**Which is more: being given one million dollars, or one penny the first day, double that penny the next day, then double the previous day's pennies and so on for a month?**
It certainly looks as if a million dollars is more than all those pennies added up, because each penny is worth so little. How could even a whole lot of pennies be anywhere near a million dollars?

If we think carefully about this problem, however, we will find a surprising answer.

To begin, let's look at what happens in the first five days and see if we can find a pattern. Day No.of Pennies Given Total No.of Pennies
1 1 1
2 1 x 2 = 2 1+2 = 3
3 2 x 2 = 4 1+2+4 = 7
4 4 x 2 = 8 1+2+4+8 = 15
5 8 x 2 = 16 1+2+4+8+16 = 31

We see that the series whose sum gives the total number of pennies follows a regular pattern: each new term added to it is a power of two. This is an example of a *geometric series.* **A geometric series is defined as having a constant ratio between consecutive terms.**
In our case, we are told that the number of pennies given each day is *double* the number given the day before, which suggests that the ratio of this series is 2. Let's check:

no. pennies given on second day 2
------------------------------- = --- = 2
no. pennies given on first day 1
no. pennies given on third day 4
------------------------------- = --- = 2
no. pennies given on second day 2
no. pennies given on fourth day 8
------------------------------- = --- = 2
no. pennies given on third day 4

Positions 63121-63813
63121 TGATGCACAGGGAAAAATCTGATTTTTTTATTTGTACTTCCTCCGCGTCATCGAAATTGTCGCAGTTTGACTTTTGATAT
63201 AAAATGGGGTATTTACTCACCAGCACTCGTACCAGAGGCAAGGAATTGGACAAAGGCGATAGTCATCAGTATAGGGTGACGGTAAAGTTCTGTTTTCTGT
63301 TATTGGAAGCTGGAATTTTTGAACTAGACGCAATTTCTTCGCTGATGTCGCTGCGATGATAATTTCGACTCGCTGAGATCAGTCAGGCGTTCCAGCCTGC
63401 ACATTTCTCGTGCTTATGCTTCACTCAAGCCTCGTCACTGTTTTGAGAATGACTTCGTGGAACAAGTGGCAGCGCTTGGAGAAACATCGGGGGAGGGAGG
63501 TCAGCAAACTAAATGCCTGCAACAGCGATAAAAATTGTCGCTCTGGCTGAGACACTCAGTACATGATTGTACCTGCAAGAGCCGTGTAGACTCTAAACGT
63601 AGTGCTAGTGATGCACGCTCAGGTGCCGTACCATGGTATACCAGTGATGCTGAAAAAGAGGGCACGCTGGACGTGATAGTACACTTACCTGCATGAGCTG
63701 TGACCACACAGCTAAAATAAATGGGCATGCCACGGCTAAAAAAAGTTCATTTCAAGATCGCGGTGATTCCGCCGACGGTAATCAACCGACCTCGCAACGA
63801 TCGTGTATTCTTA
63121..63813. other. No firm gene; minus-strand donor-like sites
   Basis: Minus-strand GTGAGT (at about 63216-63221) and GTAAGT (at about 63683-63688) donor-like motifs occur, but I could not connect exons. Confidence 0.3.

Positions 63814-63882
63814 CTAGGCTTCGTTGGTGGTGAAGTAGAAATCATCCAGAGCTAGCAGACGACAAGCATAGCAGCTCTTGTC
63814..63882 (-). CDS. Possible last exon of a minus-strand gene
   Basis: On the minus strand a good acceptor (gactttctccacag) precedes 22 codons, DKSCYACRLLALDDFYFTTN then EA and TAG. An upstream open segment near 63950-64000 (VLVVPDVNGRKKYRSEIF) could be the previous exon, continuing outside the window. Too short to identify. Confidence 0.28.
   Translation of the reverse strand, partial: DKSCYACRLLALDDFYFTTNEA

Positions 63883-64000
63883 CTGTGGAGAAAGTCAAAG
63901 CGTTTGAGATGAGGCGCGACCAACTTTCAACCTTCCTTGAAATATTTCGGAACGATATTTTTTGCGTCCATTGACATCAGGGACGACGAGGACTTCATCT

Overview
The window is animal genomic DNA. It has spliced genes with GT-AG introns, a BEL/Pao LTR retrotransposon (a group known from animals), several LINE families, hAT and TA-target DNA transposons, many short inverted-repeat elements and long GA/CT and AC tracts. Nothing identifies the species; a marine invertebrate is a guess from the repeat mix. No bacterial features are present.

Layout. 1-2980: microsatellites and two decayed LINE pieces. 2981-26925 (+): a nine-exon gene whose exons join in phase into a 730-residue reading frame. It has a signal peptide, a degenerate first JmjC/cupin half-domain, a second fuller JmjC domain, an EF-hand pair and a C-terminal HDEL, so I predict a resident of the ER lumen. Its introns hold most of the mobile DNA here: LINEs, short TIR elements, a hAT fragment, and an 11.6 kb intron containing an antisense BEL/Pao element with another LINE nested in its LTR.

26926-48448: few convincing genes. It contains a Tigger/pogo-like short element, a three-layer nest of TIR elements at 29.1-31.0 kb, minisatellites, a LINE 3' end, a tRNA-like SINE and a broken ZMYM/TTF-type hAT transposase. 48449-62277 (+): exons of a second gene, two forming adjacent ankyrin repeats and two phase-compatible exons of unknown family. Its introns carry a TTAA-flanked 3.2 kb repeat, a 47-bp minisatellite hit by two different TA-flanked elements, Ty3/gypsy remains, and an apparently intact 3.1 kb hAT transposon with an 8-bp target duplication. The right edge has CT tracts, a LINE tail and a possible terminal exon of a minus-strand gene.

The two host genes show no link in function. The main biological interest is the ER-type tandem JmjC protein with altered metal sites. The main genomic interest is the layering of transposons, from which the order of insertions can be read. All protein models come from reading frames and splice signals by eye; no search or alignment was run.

Indeed, the ratio of the geometric series that gives the total number of
pennies on a particular day is 2.
Having found this ratio, we can now use the fact that the sum of a geometric series (called S) with n terms whose ratio is r is the following:

S = (first term)(1-r^n)/(1-r)

This means that for our penny series with a first term of 1 and a
ratio of 2, we find the sum after n days

= 1(1 - 2^n) / (1 - 2)

= - (1 - 2^n)

= 2^n - 1

We can also arrive at this formula by looking at the number of pennies we'll have after a given number of days. The number of pennies we will have is always one less than a power of two. For instance: Day Number of Pennies
1 2^1-1 = 2-1 = 1
2 2^2-1 = 4-1 = 3
3 2^3-1 = 8-1 = 7
4 2^4-1 = 16-1 = 15

We see that on day n we will have 2^n - 1 pennies - the same formula we arrived at above by using the fact that our series is geometric.

Now for our problem. Using our formula, since a month has about 30 days we will let n equal 30. This means that after a month we will have 2^30 - 1 pennies. Is this more than a million dollars?
Well, 2^30 - 1 = 1,073,741,824 - 1 = 1,073,741,823 pennies. That's more
than a billion pennies!

If we divide this number by 100 (remember, there are 100 pennies in a
dollar), we can find how many dollars this is:

1,073,741,823 divided by 100 = $10,737,418.23. That's almost eleven
million dollars!

**If you keep doubling your pennies, you'll wind up with many more than a million dollars.**

A similar problem involves a subject who does a favor for his queen.
The queen asks how she can reward her subject; she is asked to place one grain of rice on the first square of a chessboard, two grains of rice on the second square, and so on for all the squares. How much rice will the subject receive?

This question is like our penny problem, only on a larger scale. There are 8 x 8 = 64 squares on a chessboard, so here we have the equivalent of doubling pennies for 64 days instead of 30. The subject receives 2^64 - 1 =
18,446,744,073,709,551,615 grains of rice.

These examples show that doubling a number, doubling that new
number, and continuing on in this way quickly results in very large numbers. Adding all those large numbers up produces an even bigger number. So if your parents ever offer you an allowance of a penny on the first of the month, two pennies on the second, four pennies on the third, and so on, you should definitely take them up on it!

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